Everytime someone asks me where I was born, I tell them Dallas, Texas.

“So, you’re not from here,” they exclaim. They invariably wonder how I got from Dallas to London.

Well, I was raised mostly by my grandmother until I was almost 10 years old. She would travel by Greyhound back and forth from Dallas, where I had uncles, aunts, and cousins to a small town, Hartshorne, Okla., where I had an uncle, an aunt, and three girl cousins.

My parents worked in New York, N. Y. My mother was a key punch operator and my father worked for a liquor company. Since the big city wasn’t a suitable place to raise a child, I mostly stayed with my grandmother in Hartshorne. One day while I was in New York, I was only about 3 years old, but I threw the baby sitter out and she never came back. My mother took me back to Hartshorne to my grandmother. My grandmother and I moved back to Dallas, where I went to first and second grades. The elementary school in Dallas was as big as a university and my classmates and I were always getting lost because we had to change from classroom to classroom.  When I was in the middle of third grade, my grandmother decided to move back to Hartshorne where I could play with two of my cousins, one of whom was one year older than I and the other one was one year younger than I. We tore up the Oklahoma prairie running around and playing and fighting. I don’t know if the dust has settled yet. In Hartshorne, I went to school with several Choctaw Indians from a nearby reservation.

When my baby brother was born, my parents came and got me so we could be a family. By this time, I was getting ready to start fourth grade. My father, who had been taking night classes in New York to become a teacher, decided to change occupations. He got a job teaching English at the University of Idaho in Moscow.

In Idaho, we drove over mountains that were so high I had to cover my ears to keep my eardrums from busting from the lack of air pressure. But those mountains in winter were so beautiful. The evergreen trees were so plentiful, we just went out into the country and cut one down at Christmas. Most of the evergreen trees, especially the pines, were so tall I couldn’t hardly see the tops of them. They were so beautiful when they were covered with snow and the smell of those pines is something I won’t ever forget.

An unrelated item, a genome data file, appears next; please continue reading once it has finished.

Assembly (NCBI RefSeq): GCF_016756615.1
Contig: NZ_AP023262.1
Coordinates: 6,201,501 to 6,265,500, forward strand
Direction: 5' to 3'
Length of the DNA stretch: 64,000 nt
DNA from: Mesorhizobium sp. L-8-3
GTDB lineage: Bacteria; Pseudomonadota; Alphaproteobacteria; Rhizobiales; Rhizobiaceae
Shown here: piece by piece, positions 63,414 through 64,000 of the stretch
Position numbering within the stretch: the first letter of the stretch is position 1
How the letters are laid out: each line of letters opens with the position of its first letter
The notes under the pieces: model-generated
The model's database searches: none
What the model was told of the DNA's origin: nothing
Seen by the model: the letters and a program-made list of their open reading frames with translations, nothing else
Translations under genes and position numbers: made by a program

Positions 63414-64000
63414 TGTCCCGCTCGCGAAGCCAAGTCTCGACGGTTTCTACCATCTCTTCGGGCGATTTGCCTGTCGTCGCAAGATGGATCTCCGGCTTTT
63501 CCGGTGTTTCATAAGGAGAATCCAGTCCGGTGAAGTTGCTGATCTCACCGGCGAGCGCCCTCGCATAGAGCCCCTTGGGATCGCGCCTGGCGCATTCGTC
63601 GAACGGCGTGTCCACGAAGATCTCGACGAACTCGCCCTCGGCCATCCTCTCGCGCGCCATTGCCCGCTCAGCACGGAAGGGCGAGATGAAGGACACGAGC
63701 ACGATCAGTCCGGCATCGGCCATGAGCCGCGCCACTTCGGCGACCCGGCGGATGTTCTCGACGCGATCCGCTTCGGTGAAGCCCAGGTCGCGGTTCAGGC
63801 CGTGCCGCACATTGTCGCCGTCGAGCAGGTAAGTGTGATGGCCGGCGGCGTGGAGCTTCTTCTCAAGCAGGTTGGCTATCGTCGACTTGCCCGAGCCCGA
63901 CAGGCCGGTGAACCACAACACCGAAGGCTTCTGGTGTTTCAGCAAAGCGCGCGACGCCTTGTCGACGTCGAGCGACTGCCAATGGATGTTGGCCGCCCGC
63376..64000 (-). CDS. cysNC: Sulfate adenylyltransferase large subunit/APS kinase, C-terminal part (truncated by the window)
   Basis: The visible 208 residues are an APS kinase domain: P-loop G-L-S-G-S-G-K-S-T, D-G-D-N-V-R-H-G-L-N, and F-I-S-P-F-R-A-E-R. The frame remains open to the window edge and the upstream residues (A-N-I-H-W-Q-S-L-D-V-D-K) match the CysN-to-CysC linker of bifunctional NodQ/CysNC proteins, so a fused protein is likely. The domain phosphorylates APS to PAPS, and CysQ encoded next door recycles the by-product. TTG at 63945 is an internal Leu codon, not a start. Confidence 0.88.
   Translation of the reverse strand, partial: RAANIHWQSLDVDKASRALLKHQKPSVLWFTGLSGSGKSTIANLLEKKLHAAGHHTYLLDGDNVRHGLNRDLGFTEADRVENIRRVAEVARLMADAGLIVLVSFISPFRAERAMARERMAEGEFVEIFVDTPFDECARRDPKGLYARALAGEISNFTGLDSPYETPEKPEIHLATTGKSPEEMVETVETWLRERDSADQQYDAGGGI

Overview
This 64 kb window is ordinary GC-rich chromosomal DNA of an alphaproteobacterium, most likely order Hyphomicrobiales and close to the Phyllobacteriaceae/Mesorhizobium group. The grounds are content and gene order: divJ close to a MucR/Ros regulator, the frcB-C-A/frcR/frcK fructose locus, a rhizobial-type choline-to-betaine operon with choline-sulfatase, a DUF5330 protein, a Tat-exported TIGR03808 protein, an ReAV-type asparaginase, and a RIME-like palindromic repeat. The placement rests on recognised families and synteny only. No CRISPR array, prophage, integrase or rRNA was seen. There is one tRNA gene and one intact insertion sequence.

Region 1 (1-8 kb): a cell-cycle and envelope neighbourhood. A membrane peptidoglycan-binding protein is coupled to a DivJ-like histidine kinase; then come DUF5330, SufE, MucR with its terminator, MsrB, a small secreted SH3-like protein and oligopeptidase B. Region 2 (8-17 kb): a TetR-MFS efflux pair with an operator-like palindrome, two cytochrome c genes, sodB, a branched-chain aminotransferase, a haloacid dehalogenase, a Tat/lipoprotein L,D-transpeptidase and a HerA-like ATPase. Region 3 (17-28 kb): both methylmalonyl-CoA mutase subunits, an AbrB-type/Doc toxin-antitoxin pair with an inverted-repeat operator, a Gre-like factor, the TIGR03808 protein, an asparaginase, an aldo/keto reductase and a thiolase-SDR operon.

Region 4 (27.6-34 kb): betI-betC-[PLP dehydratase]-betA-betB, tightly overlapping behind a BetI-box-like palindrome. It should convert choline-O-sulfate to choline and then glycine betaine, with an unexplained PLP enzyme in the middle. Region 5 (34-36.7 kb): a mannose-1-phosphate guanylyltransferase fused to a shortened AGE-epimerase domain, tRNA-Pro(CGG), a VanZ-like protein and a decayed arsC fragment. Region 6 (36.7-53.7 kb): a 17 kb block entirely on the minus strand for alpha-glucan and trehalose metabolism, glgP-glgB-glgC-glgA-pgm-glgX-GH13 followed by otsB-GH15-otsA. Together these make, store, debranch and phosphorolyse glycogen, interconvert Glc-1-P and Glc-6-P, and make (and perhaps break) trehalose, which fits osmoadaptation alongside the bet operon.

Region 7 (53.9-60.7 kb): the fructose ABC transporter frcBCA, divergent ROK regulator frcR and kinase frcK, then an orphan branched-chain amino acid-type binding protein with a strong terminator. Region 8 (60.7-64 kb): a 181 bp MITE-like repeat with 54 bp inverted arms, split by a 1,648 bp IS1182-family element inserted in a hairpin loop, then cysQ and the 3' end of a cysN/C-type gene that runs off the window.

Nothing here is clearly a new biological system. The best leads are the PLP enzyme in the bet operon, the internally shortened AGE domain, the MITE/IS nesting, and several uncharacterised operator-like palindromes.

While we were in Idaho, we spent one summer in Everett, Wash., in a ranch house out in the country — in peace and quite — so that my father could write a thesis to further his education. It rains a lot in Washington and the blackberries that grew wild along the fence in front of the house were almost as big as golf balls.

We came back to Moscow and stayed there until I finished seventh grade. Then my father got a job as an English professor at Upper Iowa University in Fayette. By this time, I had a baby sister. It snowed there so much the ground was covered until spring when it finally melted. It was so cold there, I vowed never to go back unless it was in the summertime. Since Iowa is a farming state, the boys got out of school at harvest time. School was called off one day because it was too cold, not because of the snow. If they called school off everytime it snowed, the students would never have to go to school all winter. Sometimes the buses wouldn’t run, but the parents took their children to school if they could.

Thankfully, we only spent one year in Iowa. I started ninth grade in New Mexico where my father got a position teaching English at New Mexico State University in Las Cruces. There, I went to school with Mexicans with last names, such as Gonzales, Martinez, and Sanchez. They were required to speak English in class, but at lunch and on campus they huddled in small groups and spoke Spanish.

New Mexico is different than any other place I’ve ever been. It never gets real cold, it hardly ever rains so there’s no humidity, the houses have flat roofs, and most of the lawns are filled with rocks instead of grass. I graduated from Las Cruces High School with about 1,000 other students.

Since Las Cruces is near the Mexican border, we drove to Juarez, Mexico, a couple of times to bring food back because it was cheaper there.

My father then got a job teaching English at Union College in Barbourville. I graduated from Union four years later and then married a Mills from Stinking Creek in Knox County. I worked in Pineville in a business office while my husband and I ran a trucking business. I did all the bookkeeping. We hauled coal from the strip mines to the tipples where it was loaded onto coal cars. I got divorced after four years, but I still lived up the creek. I got laid off and moved to Laurel County, where my parents had moved to after my father retired. I needed to take care of my parents, who were getting elderly by this time.

I got a seasonal job in London with Adams Express Tax, and in May 1992 I got a part-time job at the News Leader and have been in the newspaper business ever since.

Although I have been fortunate to have experienced living and going to school in so many different states, I had to lose many friends I made along the way. I call Laurel County my home because I’ve been here the longest and have no plans to move again. I like living out in the country with my cats, garden, flowers, fruit trees, birds, George Cooney, and the other critters that come begging for food.

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